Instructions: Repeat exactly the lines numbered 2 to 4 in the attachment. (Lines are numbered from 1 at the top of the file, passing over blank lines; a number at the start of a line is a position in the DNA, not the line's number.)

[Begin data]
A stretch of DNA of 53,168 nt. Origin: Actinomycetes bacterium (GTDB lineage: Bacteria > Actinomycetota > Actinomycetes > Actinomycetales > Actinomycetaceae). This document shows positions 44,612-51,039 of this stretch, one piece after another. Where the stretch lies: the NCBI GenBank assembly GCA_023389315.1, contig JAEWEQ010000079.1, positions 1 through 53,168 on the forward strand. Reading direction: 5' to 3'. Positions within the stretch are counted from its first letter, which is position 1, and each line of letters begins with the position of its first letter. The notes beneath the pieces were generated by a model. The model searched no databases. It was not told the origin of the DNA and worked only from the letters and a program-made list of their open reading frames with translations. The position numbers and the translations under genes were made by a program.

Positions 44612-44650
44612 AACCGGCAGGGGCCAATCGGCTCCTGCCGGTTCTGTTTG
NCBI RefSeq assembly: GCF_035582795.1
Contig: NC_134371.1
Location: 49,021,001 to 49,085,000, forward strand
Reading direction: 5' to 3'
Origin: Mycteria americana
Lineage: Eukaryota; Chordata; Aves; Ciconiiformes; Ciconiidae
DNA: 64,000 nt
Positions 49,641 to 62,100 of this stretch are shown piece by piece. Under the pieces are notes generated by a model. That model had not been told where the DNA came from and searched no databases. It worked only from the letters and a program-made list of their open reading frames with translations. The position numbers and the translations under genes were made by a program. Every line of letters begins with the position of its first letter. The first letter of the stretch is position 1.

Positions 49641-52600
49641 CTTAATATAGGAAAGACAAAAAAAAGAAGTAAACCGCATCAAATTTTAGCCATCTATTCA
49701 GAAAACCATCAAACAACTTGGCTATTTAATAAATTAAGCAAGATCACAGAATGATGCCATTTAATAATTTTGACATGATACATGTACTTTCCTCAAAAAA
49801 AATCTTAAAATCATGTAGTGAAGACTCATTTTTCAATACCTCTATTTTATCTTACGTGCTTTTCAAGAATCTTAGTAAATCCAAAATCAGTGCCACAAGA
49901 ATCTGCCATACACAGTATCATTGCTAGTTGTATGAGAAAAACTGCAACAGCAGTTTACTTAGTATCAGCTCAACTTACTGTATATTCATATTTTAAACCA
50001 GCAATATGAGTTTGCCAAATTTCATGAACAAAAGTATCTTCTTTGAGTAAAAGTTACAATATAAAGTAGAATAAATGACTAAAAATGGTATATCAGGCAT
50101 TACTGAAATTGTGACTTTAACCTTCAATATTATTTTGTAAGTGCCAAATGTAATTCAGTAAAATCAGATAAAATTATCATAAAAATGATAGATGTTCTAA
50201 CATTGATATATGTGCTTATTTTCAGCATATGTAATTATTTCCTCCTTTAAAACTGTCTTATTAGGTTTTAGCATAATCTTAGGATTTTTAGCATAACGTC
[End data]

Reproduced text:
Positions 44612-44650
44612 AACCGGCAGGGGCCAATCGGCTCCTGCCGGTTCTGTTTG
NCBI RefSeq assembly: GCF_035582795.1